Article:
Given the time constraints implicit in the concurrent procedure, the digestive segments most likely to be involved in this learning modality (i.e., responsible for initial detection of the visceral stimulus) would be proximal ones (preferentially the stomach and duodenum). Sensory visceral information is known to be organized topographically in the NSTic with relative anatomical segregation [105, 106]. For instance, a high density of gastric vagal afferents is concentrated in the lateral portion of the dorsomedial NST in a cell cluster known as the gelatinous nucleus [105, 106, 107, 111, 119], whereas afferents from the duodenum and other segments of the small intestine are distributed in different areas of the dorsomedial nucleus, especially in more caudal and medial areas of the intermediate region [105, 106, 117].

Our group recently demonstrated that the gelatinous subnucleus (SolG) participates in the learning of concurrent taste preferences induced by intragastrically administered “cephalic” foods [88]. It therefore appears that the gelatinous nucleus (SolG), alongside capsaicin-sensitive vagal afferents, may participate in the neural pathway that rapidly processes rewarding nutritional information from the upper gastrointestinal tract. This subnucleus almost exclusively concentrates gastric vagal afferents [106, 113, 117, 119] and is a receptor of fine vagal afferents [120], that is, the type of fibers lesioned by capsaicin [108]. In addition, capsaicin-induced damage of small ganglion cells was found to produce axonal degeneration in the SolG, among other regions [121].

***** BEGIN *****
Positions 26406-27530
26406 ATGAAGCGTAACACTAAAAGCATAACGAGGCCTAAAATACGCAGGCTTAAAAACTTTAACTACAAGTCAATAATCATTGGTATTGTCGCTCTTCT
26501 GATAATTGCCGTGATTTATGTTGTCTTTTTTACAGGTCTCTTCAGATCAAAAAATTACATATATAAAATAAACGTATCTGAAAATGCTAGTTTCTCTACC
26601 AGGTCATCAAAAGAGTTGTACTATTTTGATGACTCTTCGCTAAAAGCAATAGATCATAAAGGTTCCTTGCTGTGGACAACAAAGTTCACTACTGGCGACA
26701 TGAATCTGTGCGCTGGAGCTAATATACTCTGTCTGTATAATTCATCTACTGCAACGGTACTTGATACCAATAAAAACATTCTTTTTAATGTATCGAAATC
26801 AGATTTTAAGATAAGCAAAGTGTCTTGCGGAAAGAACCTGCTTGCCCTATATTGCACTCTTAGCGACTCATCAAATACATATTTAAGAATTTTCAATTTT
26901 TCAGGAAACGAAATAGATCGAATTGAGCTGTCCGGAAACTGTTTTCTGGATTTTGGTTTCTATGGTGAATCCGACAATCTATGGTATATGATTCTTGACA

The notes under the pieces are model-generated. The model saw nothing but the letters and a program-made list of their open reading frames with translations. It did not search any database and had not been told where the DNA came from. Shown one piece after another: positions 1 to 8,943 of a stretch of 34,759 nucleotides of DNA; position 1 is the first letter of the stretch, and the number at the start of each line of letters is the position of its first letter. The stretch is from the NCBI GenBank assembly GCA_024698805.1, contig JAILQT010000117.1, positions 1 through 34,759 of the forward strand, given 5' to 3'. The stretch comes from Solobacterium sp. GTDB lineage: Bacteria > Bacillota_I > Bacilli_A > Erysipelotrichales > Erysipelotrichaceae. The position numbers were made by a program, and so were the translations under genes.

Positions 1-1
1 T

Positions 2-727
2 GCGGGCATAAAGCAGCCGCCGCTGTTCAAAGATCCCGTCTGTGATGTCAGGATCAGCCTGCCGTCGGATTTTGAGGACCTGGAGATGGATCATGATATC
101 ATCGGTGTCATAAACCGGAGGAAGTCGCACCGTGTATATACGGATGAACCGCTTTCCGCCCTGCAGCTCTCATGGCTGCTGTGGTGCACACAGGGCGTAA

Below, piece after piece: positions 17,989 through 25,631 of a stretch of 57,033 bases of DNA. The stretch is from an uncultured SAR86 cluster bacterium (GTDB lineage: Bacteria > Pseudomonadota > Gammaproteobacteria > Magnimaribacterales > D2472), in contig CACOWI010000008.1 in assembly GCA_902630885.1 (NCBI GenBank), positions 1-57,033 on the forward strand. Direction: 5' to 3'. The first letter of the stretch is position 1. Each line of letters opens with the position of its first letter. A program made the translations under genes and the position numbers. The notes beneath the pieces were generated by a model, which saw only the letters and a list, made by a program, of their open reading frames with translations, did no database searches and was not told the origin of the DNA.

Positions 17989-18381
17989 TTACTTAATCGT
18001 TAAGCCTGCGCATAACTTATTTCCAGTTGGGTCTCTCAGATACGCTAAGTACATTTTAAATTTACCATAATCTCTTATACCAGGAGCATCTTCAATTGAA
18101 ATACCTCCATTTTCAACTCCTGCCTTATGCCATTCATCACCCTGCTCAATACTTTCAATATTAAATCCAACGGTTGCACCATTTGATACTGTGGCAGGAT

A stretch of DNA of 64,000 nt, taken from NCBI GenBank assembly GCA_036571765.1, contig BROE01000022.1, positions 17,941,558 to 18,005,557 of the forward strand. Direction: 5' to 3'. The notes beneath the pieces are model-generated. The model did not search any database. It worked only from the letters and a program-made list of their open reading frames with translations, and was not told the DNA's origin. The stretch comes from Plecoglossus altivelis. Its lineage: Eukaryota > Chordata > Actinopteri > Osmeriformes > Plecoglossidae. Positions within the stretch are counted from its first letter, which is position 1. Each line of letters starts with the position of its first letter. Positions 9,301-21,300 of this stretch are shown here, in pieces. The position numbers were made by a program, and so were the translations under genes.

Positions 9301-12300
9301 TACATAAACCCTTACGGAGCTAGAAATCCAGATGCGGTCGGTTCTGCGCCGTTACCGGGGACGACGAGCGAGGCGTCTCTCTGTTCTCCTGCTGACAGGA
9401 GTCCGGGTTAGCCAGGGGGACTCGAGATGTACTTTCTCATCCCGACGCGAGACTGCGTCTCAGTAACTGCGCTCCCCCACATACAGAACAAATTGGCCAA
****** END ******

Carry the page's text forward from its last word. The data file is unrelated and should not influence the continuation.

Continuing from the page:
The NSTic in turn relays visceral information from the gut to the lateral division of the pontine parabrachial complex (Figure 3), especially to its lateral external subnucleus.

The parabrachial complex is a grouping of subnuclei that surround the superior cerebellar peduncle along its course through the dorsolateral pons. In rats, the subnuclei localized dorsally to the peduncle constitute its lateral division (LPB) and those localized ventrally the medial division [122]. The external subnucleus (LPBe), localized at the most lateral border and throughout the rostrocaudal dimension of the LPB, concentrates information from both the stomach and duodenum, receiving a large number of the afferents projected from the dorsomedial NTS, including the SolG[107, 122, 123].